On June 19, the Verkhovna Rada supported the ban on public performances of Russian songs and their use on radio and television. The import of publishing products from Russia and Belarus, the publication and sale of books authored by citizens of the Russian Federation have also been banned.
"Svidomi" explains why such a ban does not violate the right to freedom of speech and is aimed at protecting the Ukrainian cultural sphere from propaganda sentiments in the cultural works of the aggressor country.
The law prohibits the public reproduction of music by performers who are or were citizens of the aggressor state after 1991, except for former citizens of the Russian Federation and Belarus who are currently citizens of Ukraine.
In particular, the bill recommends increasing:
— up to 40% share of songs in the state language on the radio;
— up to 75% of the daily volume of conducting various broadcasts, including news-analytical blocks and entertainment programs in the state language.
The only exceptions are those performers who condemn Russia's full-scale invasion of Ukraine — the list of such musicians is maintained by the National Security and Defense Council of Ukraine, based on a previously submitted statement to the Security Service of Ukraine about the individual's position.
The Russian Federation musical product can create the illusion of the attractiveness of the Russian identity and the presence of common interests with the ideas of Russia. Throughout the whole period of Ukraine's independence, Russia has constantly tried to rally the Ukrainian market and make it a part of "Russian music" rather than a self-sustaining industry.
Thus for centuries Ukrainians were taught to follow Russia as a so-called "great, basic, influential culture". Therefore, the state's decision will minimize the risks of Russian hostile propaganda through music and will allow to increase the volume of the national musical product in the cultural space.
The government has banned the import of publishing products from Russia, Belarus and the temporarily occupied territories of Ukraine. However, works in the Russian language from other countries will be allowed to be imported, but only after checking for anti-Ukrainian propaganda.
From 2023, books will be published and distributed only in the state Ukrainian language, the languages of the indigenous peoples of Ukraine and official EU languages.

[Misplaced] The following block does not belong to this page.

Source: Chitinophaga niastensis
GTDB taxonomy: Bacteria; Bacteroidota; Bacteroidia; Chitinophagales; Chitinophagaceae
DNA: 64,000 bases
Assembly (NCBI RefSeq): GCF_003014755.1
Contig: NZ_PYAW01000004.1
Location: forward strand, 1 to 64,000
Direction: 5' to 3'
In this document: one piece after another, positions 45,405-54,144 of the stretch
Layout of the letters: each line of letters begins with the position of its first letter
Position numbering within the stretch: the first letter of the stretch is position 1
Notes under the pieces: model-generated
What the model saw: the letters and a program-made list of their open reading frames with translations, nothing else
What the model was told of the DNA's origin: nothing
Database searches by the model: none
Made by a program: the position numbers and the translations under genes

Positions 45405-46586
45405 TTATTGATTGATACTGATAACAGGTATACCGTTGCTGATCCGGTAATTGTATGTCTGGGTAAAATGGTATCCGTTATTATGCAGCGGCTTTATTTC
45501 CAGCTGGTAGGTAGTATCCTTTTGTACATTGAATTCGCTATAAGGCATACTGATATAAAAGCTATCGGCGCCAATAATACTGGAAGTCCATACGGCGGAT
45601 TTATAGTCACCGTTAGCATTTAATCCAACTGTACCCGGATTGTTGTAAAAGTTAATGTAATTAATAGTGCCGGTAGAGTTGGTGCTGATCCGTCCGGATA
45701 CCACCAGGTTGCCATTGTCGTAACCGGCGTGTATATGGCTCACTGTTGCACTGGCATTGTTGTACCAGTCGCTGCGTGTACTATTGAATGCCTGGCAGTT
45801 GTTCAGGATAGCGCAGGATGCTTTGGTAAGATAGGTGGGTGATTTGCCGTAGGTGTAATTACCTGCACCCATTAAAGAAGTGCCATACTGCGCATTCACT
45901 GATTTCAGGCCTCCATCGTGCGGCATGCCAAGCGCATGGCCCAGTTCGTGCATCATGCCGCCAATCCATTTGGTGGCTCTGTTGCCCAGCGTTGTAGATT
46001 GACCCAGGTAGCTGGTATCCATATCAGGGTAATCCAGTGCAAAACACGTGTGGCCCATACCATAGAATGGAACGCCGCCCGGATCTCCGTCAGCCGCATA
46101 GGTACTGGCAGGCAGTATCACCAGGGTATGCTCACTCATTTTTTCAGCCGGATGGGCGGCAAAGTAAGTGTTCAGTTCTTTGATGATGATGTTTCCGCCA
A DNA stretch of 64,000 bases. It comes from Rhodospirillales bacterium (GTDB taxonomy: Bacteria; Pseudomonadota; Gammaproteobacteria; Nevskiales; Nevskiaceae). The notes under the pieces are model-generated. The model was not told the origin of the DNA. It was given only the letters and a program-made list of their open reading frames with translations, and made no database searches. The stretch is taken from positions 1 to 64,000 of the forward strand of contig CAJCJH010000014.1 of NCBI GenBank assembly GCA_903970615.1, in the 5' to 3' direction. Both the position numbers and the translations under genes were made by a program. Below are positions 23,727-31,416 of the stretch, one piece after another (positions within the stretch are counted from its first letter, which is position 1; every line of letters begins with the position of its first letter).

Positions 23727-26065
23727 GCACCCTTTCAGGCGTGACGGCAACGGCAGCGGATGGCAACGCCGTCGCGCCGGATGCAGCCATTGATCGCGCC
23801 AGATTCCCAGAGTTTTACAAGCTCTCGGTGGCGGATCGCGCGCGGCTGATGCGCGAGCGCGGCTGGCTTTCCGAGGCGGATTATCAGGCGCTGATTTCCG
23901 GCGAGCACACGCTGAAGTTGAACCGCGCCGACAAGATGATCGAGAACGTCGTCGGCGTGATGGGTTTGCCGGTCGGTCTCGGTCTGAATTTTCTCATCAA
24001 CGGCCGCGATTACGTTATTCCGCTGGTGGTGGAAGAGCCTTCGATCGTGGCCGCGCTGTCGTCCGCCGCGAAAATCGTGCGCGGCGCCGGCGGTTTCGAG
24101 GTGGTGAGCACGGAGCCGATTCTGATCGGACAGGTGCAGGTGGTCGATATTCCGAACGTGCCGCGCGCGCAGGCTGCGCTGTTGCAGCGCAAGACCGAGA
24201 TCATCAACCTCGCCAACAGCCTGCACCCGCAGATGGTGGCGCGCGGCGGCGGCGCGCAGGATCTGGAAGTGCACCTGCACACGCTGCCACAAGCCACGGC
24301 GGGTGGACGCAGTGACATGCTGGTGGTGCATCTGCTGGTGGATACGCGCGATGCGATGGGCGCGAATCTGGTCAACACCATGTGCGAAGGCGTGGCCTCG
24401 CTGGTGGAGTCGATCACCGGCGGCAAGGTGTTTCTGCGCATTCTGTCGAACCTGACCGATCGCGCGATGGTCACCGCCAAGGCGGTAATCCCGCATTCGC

The only exception is the books commissioned by the authorities in the interests of national security, repelling Russian aggression - they can be published in any language, without being included in the book distribution network.
The decision is conditioned by the need to protect the cultural and information space from Russian propaganda and the generally negative influence of Russia. While the fact is that in Russian literature, Ukrainians are usually written about as "Little Russians" and about the language is referred to as "dialect", there are also many other narratives that can harm Ukrainian society.
The Ukrainian book market was constantly flooded with works by Russian publishers who repeatedly wrote about the events in Ukraine after 2014 through the prism of Russian imperialism and spread a distorted view of everything Ukrainian.
For example, you can see the following phrases in the annotations of some Russian books:
"The naïve dream of a European paradise has blocked reality. How can one think that violence and revolution will create a new Ukraine?" In these words, the author condemns all the aspirations of Ukrainians for many decades to be a part of a democratic European society, among other things, no loyalty to Russia. ("The Tragedy of Ukraine: a Concentration Camp instead of Paradise?")
"... in 2014, our country [Russia – editor’s note] became a superpower again thanks to the courage and resilience of the Crimeans and the political will of the President of Russia." The author describes the occupation of Crimea, glorifying the Russian government. ("Russia. Crimea. History")
"This is 2020. Ukraine under Nazi rule. The Russian language is strictly forbidden, the population is forced to worship Bandera and Shukhevych, and any dissent is brutally suppressed." The author spreads propaganda that causes hatred for anything Ukrainian, although during all the times of Ukrainian independence, the Russian language was never banned and no one was forced to "worship". ("Fault Line")
Russian classics, in particular Pushkin and Dostoevsky, are also subject to exclusion. Oleksandra Koval, director of the Ukrainian Book Institute, said in an interview with "Interfax-Ukraine" that those representatives of Russian literature had laid the foundations of the "Russian World". Consuming the main ideas of these authors, people subconsciously believe that the mission of the Russian people is not to deal with their own lives and their country, but to constantly "save" someone against their will.
Ukrainian writer Oksana Zabuzhko explained that throughout the 20th century, Russian literature formed the idea that a criminal should be pitied, not condemned. We must feel sorry for him/her, because "there are no guilty people in the world" (Tolstoy).
All of the above arguments prove that the ban is not so-called "censorship", but is only a way to protect the Ukrainian people from the illusions of the Russian Federation, which the latter is trying to expand in any way it can. This is Ukraine's attempt to resist the information war waged by Russia against the Ukrainian people.